Sunday May 18 2014

Obote’s plan for workers that never was



Milton Obote. File Photo

Milton Obote. File Photo 

Common Man’s Charter. Uganda joined the rest of the world to mark the Labour Day on May 1. Sunday Monitor’s Henry Lubega looks back to 1970 when Uganda was supposed to take on a socialist economy when Milton Obote made the famous Nakivubo proclamation popularly known as the move to the left or also Common Man’s Charter

Forty-four years ago on May 1, 1970, as the rest of the world celebrated the international Labour Day, Ugandan workers gathered at Nakivubo War Memorial Stadium where then president Milton Obote made the famous Nakivubo proclamation popularly known as the move to the left.
In the announcement, the Uganda government acquired 60 per cent shares in 84 companies, manufacturing industries, financial and insurance institutions incorporated in Uganda.

The move to the left, which came to be known as the Common Man’s Charter, was presented as a Labour Day gift to Ugandan workers. Article 3 of the Charter stated: “We subscribe fully to Uganda always being a Republic and have adopted this Charter so that the implementation of this Strategy prevents effectively any one person or group of persons from being masters of all or a section of the people of Uganda, and ensure that all citizens of Uganda become truly masters of their own destiny.”

During the celebrations, the president said: “With immediate effect, the government is to take control of 60 per cent of more than [84] companies in Uganda; they would be run by state corporations, trade unions, municipal councils and cooperative unions. The list includes banks, insurance companies, manufacturing and mining industries, plantations, oil companies and transport undertakings in Uganda.”

The government committed to pay the affected companies within 15 years, the payment was to come from the future profits made by the companies. Under the new system, all forms of import export business were taken away from the private sector and placed under a newly-created government parastatal called Import-Export Corporation, headed by Jayat Madhvan.
While addressing the press, according to the Uganda Argus of June 2, 1970, the Export-Import corporation chairman Jayat Madhvan said: “Former importers and exporters are to be the agents of the corporation, and they will have to get authorisation from the corporation before they can transact any business.”
During his speech at Nakivubo, president Obote promised that he was going to meet the directors of the affected companies that very evening to sort out how the government’s take over was going to be effected.

Just three weeks later, he came through when the minister of Commerce and Industry William Kalema on May 27, 1970, announced the first appointment of heads of new board of directors for the five commercial banks that were affected.

Yoweri Kyesimira, an economist at Makerere University was sourced to head Barclays Bank, Sam Y. Mukasa, who was an administrative manager at Shell Uganda, was taken to Grindlays Bank, while Sam B. Rutega, an executive director at Uganda Development Corporation, was tasked to lead Standard Bank (now Standard Chartered Bank), Fabian Okware was brought from heading prisons to lead Bank of Baroda and M. Okai, the principal agricultural economist at the Ministry of Agriculture, was appointed to Bank of India.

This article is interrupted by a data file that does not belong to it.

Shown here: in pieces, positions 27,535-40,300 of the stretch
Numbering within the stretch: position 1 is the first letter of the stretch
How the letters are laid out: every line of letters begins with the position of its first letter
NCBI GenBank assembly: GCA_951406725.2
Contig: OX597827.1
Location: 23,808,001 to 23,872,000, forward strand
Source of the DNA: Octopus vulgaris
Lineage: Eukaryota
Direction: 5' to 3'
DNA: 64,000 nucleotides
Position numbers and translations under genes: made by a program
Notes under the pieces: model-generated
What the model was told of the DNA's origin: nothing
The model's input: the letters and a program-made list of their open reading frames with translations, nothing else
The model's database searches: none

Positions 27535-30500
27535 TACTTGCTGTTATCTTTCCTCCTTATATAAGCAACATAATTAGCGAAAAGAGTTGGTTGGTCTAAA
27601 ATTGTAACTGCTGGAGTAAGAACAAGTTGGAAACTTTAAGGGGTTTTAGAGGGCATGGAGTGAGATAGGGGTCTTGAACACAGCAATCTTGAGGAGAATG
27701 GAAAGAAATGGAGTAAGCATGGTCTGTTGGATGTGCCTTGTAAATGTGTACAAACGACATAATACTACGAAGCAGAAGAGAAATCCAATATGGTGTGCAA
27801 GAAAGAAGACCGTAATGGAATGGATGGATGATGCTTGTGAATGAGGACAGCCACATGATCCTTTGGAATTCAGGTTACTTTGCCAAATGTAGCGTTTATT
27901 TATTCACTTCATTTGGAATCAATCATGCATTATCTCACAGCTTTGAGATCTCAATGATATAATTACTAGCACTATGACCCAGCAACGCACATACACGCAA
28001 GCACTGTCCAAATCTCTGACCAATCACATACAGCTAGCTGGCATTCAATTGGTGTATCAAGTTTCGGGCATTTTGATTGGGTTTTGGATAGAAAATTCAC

For Oil companies like Shell and BP, the government appointed Robert Elangot as the chairman board of directors for the two companies, members on the board included A.M Odonga, G. Nkojo, P Zirimu as directors while Robert Broughton was retained as the managing director.

The Bill, which was presented and passed by the Parliament at the vote of 63-0 prevented the affected companies from: dismissing or disengaging staff, selling assets including stock and shares, declare dividends, take on new liabilities, issue new shares, change salaries or terms of employment of staff including terminal benefits, cancel or allow to lapse insurance policies, go into voluntary liquidation or otherwise stop business or appoint new directors or in any way vary the conditions and terms of service.

Any company contravening the provisions of the Bill could be fined up to Shs50,000. The directors of the company guilty of breaching the new rules were to be fined Shs50,000.

Revocation
However, eight months after the proclamation, Obote was overthrown, and the day it would have been marking its first anniversary, the new regime of Idi Amin had other ideas.

The January 1971 coup ended the hopes of Ugandan workers and the dream of Ugandans becoming a socialist state.
During the 1971 Labour Day celebrations in the western town of Kabale, Amin declared that pure socialism and capitalism were only for academic interests. To him, his aim was to choose elements of either pure socialism or capitalism which might be relevant to Ugandan needs.

Amin went ahead to announce that besides the four banks, four insurance companies, two locally owned sugar factories and the East Africa Steel Corporation in which the government had retained a 49 per cent shareholding, all other firms that had been affected by the move to the left were left completely in the hands of the private ownership. It was not his policy to make Uganda a socialist state.

Before Amin’s declaration, the Finance minister then had stated that the new regime would “break away from the trend towards absolute central control of the economy and adopt a more liberal economic policy”.